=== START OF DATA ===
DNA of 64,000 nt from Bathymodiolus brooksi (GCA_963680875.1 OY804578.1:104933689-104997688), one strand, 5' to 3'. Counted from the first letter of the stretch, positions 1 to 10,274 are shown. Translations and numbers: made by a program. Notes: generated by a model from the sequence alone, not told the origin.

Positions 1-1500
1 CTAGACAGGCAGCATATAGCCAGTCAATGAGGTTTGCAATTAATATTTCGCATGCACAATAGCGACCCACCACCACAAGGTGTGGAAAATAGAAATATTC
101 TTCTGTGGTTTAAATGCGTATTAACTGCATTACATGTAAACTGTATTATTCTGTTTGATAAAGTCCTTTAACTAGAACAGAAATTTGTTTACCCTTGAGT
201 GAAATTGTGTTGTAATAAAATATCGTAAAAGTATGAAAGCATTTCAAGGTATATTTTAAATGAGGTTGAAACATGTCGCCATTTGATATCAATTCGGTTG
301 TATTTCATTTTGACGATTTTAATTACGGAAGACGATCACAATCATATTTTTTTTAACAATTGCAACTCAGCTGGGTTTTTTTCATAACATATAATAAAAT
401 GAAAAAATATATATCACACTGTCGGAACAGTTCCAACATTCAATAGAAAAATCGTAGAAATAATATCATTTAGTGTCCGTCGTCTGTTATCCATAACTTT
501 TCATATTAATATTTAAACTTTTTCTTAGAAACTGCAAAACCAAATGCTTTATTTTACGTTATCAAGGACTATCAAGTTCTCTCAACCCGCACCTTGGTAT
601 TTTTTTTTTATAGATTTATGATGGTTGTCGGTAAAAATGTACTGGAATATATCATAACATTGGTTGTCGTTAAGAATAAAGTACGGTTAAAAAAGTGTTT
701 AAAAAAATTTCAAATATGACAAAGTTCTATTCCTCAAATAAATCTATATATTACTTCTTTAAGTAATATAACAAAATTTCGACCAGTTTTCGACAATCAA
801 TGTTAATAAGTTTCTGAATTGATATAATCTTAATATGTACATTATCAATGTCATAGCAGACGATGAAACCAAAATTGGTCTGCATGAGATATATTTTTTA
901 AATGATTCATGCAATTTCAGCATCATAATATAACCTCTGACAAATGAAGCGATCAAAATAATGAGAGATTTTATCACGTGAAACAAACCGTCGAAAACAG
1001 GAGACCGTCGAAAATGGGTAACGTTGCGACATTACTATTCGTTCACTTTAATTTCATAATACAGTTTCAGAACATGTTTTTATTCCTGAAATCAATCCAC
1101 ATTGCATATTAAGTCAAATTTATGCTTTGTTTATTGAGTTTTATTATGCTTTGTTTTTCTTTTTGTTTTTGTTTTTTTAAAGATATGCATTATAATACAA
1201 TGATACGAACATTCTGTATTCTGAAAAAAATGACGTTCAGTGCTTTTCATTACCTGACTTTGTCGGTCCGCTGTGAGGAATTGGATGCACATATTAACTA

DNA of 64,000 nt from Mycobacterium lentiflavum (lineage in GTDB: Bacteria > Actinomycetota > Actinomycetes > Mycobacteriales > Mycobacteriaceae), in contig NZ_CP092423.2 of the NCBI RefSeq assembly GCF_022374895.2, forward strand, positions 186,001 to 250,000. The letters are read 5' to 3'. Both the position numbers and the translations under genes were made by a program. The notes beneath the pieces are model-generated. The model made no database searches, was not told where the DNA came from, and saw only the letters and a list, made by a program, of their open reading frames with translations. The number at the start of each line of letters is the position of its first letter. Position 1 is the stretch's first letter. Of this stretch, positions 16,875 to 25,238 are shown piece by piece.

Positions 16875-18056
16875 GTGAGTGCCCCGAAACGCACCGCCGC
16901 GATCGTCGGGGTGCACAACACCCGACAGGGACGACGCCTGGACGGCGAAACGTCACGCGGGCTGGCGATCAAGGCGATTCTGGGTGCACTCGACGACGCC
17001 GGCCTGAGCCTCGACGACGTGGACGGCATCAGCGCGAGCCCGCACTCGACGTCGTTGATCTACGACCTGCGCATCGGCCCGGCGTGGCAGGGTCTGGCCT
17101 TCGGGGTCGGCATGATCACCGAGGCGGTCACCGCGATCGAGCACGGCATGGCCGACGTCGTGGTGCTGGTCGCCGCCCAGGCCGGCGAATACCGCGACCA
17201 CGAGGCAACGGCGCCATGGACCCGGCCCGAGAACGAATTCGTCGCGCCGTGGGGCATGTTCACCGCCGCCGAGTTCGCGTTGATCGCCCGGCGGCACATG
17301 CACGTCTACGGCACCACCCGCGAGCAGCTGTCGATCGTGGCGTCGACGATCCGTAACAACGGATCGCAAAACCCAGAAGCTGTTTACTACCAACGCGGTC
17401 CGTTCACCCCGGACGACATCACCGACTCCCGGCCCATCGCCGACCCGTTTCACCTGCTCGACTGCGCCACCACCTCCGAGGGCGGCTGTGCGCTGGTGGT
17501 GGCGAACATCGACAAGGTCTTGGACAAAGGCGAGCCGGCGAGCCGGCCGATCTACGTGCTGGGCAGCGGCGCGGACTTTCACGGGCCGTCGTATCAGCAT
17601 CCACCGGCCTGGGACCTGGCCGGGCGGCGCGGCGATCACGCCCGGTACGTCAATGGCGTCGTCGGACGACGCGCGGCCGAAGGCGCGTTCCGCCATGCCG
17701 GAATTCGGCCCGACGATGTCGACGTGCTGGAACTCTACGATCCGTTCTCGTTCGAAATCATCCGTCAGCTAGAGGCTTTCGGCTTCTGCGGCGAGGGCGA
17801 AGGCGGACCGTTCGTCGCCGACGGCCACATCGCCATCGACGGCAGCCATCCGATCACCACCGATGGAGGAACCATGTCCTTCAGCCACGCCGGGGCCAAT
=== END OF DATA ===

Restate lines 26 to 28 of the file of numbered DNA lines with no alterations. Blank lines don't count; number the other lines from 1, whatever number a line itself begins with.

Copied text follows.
17601 CCACCGGCCTGGGACCTGGCCGGGCGGCGCGGCGATCACGCCCGGTACGTCAATGGCGTCGTCGGACGACGCGCGGCCGAAGGCGCGTTCCGCCATGCCG
17701 GAATTCGGCCCGACGATGTCGACGTGCTGGAACTCTACGATCCGTTCTCGTTCGAAATCATCCGTCAGCTAGAGGCTTTCGGCTTCTGCGGCGAGGGCGA
17801 AGGCGGACCGTTCGTCGCCGACGGCCACATCGCCATCGACGGCAGCCATCCGATCACCACCGATGGAGGAACCATGTCCTTCAGCCACGCCGGGGCCAAT